To the East of Libya lies the ancient land of Egypt. Located on the boundaries of Africa and Asia (Middle East), and home to the Suez Canal, Egypt has a unique geographic position that has aided in their early growth and sustainability as a power-base in the region. With her ability to cripple international shipping (as during the Suez Crisis in 1956) and ability to wage war (as during the Six Day War with Israel in 1967), courting of Egypt became a priority of the United States.
When Gamal Abdel Nasser came to power in 1970, Egypt altered her Cold War status of being pro-Soviet Union to pro-United States. But while Egypt sided with the West, they still went to war with US-ally Israel in 1973. With the US and USSR working to mediate the crisis, Israel gave up territories it gained years earlier in exchange for long-term peace with Egypt. This peace treaty has made Egypt pivital in the Israel-Arab nation negotiations over the decades. In return, the United States has been providing annual aid to Egypt in excess of $1.5Billion for economic and militaristic development.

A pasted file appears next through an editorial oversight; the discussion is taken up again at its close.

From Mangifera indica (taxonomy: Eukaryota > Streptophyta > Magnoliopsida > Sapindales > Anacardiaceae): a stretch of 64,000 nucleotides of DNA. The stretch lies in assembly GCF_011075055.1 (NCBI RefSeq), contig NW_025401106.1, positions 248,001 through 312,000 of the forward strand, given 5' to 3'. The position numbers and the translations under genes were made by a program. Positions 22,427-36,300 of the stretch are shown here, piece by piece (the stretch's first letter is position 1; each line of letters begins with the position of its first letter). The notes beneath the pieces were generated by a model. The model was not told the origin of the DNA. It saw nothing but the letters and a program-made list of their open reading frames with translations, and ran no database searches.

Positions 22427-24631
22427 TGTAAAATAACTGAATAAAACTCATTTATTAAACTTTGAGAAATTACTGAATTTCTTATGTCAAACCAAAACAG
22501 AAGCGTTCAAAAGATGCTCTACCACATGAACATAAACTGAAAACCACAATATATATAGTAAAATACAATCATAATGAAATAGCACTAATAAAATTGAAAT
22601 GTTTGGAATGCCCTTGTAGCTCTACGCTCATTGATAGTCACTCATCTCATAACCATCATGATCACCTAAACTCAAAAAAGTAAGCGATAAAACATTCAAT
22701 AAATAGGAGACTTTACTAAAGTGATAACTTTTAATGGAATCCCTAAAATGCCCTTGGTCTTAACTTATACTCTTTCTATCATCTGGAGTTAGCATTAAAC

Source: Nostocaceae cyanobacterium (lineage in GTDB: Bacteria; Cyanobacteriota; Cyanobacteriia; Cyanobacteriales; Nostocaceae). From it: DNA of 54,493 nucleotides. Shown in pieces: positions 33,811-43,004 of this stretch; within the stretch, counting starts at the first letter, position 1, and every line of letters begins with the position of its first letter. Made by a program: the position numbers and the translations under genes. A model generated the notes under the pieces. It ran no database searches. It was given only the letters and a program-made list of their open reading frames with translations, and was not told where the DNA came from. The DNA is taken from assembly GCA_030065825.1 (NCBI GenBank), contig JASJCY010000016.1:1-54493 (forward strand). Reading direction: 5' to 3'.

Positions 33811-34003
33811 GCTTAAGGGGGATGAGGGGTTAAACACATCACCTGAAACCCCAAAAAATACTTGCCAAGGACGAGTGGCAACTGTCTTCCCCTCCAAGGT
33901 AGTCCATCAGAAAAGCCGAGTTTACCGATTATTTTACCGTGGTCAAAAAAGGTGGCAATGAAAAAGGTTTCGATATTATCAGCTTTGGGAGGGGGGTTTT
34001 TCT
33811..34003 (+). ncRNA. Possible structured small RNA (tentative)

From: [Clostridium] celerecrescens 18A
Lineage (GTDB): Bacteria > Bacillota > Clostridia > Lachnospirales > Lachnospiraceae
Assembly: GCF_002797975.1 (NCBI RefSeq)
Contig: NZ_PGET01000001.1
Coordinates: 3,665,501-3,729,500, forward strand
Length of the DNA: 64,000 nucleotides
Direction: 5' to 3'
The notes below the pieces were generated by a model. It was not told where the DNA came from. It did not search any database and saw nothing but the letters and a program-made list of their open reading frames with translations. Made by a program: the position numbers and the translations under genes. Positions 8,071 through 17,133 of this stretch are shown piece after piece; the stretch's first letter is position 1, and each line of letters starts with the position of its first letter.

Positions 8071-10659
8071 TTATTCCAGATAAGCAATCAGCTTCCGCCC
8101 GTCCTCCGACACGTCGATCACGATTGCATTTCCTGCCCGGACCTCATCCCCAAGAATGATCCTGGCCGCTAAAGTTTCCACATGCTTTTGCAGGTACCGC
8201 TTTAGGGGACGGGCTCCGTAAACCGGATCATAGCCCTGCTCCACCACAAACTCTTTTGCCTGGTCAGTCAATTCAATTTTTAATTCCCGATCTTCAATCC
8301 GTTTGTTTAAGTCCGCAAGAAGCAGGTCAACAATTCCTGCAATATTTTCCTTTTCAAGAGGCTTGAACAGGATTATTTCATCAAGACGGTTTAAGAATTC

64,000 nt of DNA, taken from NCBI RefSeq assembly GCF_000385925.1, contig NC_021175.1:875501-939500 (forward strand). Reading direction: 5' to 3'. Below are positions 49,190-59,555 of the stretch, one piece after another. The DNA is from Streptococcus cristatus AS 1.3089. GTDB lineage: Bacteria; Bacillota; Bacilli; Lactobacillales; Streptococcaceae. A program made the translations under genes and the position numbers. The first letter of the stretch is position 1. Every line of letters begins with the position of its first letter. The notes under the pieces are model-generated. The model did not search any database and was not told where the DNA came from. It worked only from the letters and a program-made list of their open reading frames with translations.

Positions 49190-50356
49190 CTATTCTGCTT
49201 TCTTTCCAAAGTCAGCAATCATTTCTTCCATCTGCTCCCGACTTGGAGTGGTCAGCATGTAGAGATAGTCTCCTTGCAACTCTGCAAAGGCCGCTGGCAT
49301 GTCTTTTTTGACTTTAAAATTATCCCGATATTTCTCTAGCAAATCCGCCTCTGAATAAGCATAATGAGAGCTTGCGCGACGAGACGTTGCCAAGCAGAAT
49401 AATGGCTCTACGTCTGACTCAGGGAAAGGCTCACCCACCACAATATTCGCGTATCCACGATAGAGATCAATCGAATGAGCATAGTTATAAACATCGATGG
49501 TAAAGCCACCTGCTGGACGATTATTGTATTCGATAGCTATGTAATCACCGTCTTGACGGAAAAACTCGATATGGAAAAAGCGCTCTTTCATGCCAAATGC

With political unrest sweeping the region, it was unavoidable that the protests would hit Egypt. President Hosni Mubarak, who served for 30 year following the death of Anwar Sadat, faced a population that was tired of his political manipulation of elections and constant emergency rule. Weeks of protests and counter-protests waged on in Cairo eventually forced Mubarak to flee the city and relinquish control to the military (who remained relatively neutral during the uprising). With the military in control, steps are being taken to amend the Constitution and elect new leadership by the end of the year. While Mubarak’s strong-handed rule had ensured an ally in the region, it is assumed that the new government will continue the relationship with the United States once order has returned.